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Functional adaptation of tendon and skeletal muscle to resistance training in three patients with genetically verified classic Ehlers Danlos Syndrome

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@article{4a865fcb438d4879b013e6e06e702097,
title = "Functional adaptation of tendon and skeletal muscle to resistance training in three patients with genetically verified classic Ehlers Danlos Syndrome",
abstract = "BACKGROUND: tendon and skeletal muscle function adapts to physical training of resistive nature, but it is unknown to what extent persons with genetically altered connective tissue - who have a higher than normal tendon extensibility - will obtain any effect upon their tendon and muscle when undergoing muscle strength training. We investigated patients with classical Ehlers Danlos Syndrome (EDS) (collagen type V defect) who display articular hypermobility, skin extensibility and tissue fragility.METHODS: subjects underwent strength training 3 times a week for 4 months and were tested before and after intervention in regards to muscle strength, tendon mechanical properties, and muscle function.RESULTS: three subjects completed the scheduled 48 sessions and had no major adverse events. Mean isometric leg extension force and leg extensor power both increased by 8 and 11{\%} respectively (358 to 397 N, and 117 to 123 W). The tendon stiffness was tested and an average increase in response to physical training, from 1795 to 2519 N/mm was found. On average, the training loads both in upper and lower body exercises increased by around 30{\%} over the training period. When testing balance, the average sway-area of the participants decreased by 26{\%} (0.144 to 0.108 m(2)). On the subscale of CIS20 the participants lowered their average subjective fatigue score from 33 to 25.CONCLUSION: in this small pilot study, heavy resistance training was both feasible and effective in classic Ehlers Danlos patients, and the results indicated that both tendon and skeletal muscle properties can be improved also in this patient group when they are subjected to resistance training.",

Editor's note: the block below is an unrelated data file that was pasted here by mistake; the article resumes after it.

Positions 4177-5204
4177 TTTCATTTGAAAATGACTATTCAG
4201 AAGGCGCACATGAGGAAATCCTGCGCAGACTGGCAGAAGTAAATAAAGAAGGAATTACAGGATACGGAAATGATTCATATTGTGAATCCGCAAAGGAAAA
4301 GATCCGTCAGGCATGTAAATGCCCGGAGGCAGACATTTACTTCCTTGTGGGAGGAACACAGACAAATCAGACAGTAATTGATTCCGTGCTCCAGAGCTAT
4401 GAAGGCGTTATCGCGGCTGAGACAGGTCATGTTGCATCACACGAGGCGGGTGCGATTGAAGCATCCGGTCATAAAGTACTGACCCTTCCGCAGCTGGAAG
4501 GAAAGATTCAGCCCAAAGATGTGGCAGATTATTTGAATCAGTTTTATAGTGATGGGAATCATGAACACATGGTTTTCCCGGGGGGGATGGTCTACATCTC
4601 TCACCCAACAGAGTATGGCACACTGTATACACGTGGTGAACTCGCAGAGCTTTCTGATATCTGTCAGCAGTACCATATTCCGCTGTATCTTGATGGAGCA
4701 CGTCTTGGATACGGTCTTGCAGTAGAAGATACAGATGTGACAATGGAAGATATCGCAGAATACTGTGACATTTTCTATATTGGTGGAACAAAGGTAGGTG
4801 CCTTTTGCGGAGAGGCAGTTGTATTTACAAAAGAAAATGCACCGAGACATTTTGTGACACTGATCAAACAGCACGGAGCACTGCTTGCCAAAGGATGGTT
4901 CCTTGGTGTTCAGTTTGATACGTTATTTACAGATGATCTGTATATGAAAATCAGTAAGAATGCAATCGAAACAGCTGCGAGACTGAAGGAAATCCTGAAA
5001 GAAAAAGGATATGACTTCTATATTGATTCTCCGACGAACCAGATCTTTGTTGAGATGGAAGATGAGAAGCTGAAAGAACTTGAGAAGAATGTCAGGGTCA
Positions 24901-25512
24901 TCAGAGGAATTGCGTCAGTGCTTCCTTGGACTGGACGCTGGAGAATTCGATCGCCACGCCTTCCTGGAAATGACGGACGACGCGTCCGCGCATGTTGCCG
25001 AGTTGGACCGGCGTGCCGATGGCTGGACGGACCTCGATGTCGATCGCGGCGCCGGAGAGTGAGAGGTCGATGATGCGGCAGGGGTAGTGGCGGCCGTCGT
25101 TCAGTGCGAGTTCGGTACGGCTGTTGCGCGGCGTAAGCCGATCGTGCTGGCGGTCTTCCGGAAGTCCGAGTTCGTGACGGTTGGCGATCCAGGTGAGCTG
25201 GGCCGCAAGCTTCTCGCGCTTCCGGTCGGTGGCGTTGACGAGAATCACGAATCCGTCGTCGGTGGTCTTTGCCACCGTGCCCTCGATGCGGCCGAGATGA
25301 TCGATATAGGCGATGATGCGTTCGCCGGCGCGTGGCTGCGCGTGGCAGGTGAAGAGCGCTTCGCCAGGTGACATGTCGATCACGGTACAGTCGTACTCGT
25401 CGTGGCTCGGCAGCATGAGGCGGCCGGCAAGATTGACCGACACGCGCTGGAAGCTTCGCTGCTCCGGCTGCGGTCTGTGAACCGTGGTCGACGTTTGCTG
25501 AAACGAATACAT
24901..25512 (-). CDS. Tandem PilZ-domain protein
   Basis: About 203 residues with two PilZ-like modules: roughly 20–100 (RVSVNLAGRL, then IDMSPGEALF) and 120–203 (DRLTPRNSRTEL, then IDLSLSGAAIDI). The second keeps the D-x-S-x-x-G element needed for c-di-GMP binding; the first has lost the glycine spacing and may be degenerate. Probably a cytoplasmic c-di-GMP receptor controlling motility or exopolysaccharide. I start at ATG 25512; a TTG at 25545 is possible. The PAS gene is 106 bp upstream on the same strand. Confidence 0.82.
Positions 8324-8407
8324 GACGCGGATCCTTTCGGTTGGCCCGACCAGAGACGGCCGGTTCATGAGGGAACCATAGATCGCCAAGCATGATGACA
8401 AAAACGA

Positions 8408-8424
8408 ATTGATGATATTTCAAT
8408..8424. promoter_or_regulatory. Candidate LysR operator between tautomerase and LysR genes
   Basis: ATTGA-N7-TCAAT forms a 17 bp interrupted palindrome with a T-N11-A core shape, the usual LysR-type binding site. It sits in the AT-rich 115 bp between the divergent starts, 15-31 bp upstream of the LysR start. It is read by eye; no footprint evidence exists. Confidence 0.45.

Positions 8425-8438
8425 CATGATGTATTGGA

author = "M{\o}ller, {Mathias Bech} and Michael Kj{\ae}r and Svensson, {Ren{\'e} Br{\"u}ggebusch} and Andersen, {Jesper Lovind} and Magnusson, {Stig Peter} and {H. Nielsen}, Rie",
year = "2014",
month = "7",
language = "English",
volume = "4",
pages = "315--23",
journal = "Muscles, Ligaments and Tendons Journal",
issn = "2240-4554",
publisher = "CIC Edizioni Internazionali",
number = "3",

}

RIS

TY - JOUR

T1 - Functional adaptation of tendon and skeletal muscle to resistance training in three patients with genetically verified classic Ehlers Danlos Syndrome

AU - Møller, Mathias Bech

AU - Kjær, Michael

AU - Svensson, René Brüggebusch

AU - Andersen, Jesper Lovind

AU - Magnusson, Stig Peter

AU - H. Nielsen, Rie

PY - 2014/7

Y1 - 2014/7